Aung is a 34-year-old man from Burma who lives with his wife, son, and daughter. Both he and his wife work as government officers. In his free time he likes to read books. Aung was diagnosed with a heart condition that involves a malformation of the mitral valve, the valve between the left atrium and left ventricle. This valve controls the flow of blood, but certain conditions may cause blood to flow backward or the valve to narrow. Currently, Aung feels tired, has chest pains, and has difficulty breathing. However, he can eat and sleep well. Our medical partner, Burma Children Medical Fund, is requesting $1,500 to fund a mitral valve replacement for Aung. The treatment is scheduled to take place on January 27th and, once completed, will hopefully allow him to live more comfortably. “I want to go back to work [as a] healthy [person] and support my family,” said Aung.
Alice is a wife and mother of eight from Tanzania. Her husband, is also a farmer, and they both assist each other in their daily duties. They plant potatoes for consumption and also for commercial purpose. The family is hardworking but due to having a large family, they struggle financially to make ends meet. Also to add to their hardship, one of their children is paralyzed and disabled. Alice has give him special attention because he can’t leave the compound and all he can do is crawl outside and in the house. Seven years ago, Alice began to experience troubling symptoms, including anterior neck swelling that has been increasing in size. She was diagnosed with a goiter, an abnormal enlargement of the thyroid gland. She needs surgery to prevent her symptoms from getting worse. Our medical partner, African Mission Healthcare Foundation, is helping Alice receive treatment. She is scheduled to undergo a thyroidectomy on November 15th at our medical partner's care center. Surgeons will remove all or part of her thyroid gland. This procedure will cost $641, and she and her family need help raising money. Alice says, “I want to be a strong mother for my children especially my son. I have good plans for them.”
Modesta is a beautiful and playful 5-year-old girl from Tanzania who struggles to walk due to genu varum, a condition where the legs curve outward at the knees. She falls often when she tries to run. The curving has increased as she has grown. Her parents did not think its a treatable condition, but during an outreach program, her father learnt of the treatment option and hopes to have Modesta treated. With successful surgery, Modesta will be able to walk with ease and less pain. She will also walk to school easily when she joins. Modesta's parents are peasant farmers relying on maize, sorghum and vegetable plantations to meet their daily needs. They have limited income to pay for the cost of surgery. Modesta lives with her parents and 8 siblings. The family appeals for financial assistance. Our medical partner, African Mission Healthcare, is requesting $838 to fund corrective surgery for Modesta. Treatment will hopefully restore Modesta's mobility, allow her to participate in a variety of activities, and greatly decrease her risk of future complications. Modesta’s father says, “The treatment cost is too expensive for us to afford please help.”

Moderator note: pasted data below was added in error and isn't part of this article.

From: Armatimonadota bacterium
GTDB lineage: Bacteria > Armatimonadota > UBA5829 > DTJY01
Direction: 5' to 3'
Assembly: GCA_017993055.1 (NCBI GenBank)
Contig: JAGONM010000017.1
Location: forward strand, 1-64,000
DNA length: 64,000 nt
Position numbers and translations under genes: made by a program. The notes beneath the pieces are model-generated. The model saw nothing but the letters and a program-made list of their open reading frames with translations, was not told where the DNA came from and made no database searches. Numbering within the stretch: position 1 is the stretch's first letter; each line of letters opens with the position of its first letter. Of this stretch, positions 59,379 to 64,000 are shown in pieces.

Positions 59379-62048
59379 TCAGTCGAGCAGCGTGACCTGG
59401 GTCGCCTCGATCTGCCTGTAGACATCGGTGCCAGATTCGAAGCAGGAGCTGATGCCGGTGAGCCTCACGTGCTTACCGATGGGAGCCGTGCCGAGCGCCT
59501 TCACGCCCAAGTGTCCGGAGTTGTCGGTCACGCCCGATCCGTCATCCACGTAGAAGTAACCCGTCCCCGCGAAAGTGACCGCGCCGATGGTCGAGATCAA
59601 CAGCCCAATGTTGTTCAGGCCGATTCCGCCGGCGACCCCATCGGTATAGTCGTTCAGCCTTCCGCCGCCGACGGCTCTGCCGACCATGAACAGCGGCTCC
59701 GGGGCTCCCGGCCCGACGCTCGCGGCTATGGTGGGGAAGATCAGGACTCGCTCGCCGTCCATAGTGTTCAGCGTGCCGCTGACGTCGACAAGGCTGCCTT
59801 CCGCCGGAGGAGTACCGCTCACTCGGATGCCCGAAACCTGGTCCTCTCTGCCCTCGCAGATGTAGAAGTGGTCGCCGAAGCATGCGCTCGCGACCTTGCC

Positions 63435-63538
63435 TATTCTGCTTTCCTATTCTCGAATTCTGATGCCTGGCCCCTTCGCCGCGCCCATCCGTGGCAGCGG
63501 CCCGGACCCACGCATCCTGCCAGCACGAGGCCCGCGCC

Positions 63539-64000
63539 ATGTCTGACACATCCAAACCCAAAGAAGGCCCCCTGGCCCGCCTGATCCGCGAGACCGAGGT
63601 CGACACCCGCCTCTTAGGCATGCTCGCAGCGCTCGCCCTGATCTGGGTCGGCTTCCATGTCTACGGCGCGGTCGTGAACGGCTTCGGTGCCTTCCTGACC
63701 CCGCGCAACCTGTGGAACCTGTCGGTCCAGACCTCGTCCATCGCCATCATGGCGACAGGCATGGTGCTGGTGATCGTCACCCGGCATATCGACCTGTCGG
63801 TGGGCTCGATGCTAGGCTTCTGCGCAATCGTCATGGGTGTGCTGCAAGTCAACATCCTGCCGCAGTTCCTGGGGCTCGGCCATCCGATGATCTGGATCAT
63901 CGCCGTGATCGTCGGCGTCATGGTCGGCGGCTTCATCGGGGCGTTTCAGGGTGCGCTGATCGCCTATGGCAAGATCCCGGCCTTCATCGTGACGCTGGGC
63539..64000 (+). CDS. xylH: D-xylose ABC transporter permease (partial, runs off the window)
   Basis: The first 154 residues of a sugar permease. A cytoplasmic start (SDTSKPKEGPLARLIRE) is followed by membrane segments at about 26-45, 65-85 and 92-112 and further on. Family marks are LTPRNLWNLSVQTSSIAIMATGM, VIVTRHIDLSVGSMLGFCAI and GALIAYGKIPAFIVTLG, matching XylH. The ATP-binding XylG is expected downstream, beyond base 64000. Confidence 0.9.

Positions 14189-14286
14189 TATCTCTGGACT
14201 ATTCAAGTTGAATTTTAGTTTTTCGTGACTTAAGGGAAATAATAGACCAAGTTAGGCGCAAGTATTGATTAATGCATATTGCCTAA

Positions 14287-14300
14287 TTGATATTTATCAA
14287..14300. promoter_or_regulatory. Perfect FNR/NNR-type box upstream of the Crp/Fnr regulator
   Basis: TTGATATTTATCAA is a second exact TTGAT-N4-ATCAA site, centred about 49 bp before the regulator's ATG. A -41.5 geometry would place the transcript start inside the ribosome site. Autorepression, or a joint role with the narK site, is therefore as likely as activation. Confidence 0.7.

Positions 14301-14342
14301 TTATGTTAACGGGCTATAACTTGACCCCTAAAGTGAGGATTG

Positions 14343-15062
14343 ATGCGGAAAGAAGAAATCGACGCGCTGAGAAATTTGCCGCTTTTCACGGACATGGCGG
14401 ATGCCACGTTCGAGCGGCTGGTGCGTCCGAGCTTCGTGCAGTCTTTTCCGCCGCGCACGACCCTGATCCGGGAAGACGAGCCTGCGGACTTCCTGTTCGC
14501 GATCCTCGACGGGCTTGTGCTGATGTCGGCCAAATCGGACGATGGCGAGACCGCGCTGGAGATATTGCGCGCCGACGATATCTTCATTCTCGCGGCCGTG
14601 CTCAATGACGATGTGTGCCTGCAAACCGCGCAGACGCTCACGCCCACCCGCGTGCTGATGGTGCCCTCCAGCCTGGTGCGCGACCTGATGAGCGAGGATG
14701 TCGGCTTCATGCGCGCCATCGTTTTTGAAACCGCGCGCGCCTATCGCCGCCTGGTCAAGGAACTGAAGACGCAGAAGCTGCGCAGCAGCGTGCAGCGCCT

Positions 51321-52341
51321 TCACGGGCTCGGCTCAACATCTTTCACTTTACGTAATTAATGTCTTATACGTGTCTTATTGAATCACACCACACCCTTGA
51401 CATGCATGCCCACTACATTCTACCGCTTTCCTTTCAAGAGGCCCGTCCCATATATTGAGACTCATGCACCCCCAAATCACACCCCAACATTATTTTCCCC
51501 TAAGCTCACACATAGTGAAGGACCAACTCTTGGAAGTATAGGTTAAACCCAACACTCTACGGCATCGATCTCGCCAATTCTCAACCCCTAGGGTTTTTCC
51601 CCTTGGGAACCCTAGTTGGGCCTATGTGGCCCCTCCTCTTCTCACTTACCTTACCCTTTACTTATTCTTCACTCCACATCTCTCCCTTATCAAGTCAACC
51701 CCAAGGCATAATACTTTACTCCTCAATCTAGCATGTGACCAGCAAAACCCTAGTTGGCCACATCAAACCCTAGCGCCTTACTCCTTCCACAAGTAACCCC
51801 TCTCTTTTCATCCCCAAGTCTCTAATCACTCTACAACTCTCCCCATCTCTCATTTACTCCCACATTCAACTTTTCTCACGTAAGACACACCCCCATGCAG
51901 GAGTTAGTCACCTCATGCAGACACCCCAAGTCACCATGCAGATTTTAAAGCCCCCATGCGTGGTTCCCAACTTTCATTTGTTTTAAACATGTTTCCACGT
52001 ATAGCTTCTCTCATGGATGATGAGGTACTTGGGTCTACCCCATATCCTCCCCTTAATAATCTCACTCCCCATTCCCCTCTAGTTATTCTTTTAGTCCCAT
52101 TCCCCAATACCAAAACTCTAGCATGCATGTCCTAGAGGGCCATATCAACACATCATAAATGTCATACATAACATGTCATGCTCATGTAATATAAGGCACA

Juma is a child from Kenya. He is the second born of two children. He lives with his elder sister and parents in a two-room house in Nairobi slums. Juma’s mother is a hair dresser while his father is a motorcycle taxi rider. For some time now, Juma has had a hydrocele. This causes him pain and discomfort. Fortunately, on September 12th, he will undergo repair surgery at our medical partner's care center. Our medical partner, African Mission Healthcare Foundation, is requesting $423 to fund Juma's surgery. Once completed, this procedure will hopefully allow him to live more comfortably. “I want to ride a motorcycle like my father when I grow up,” says Juma.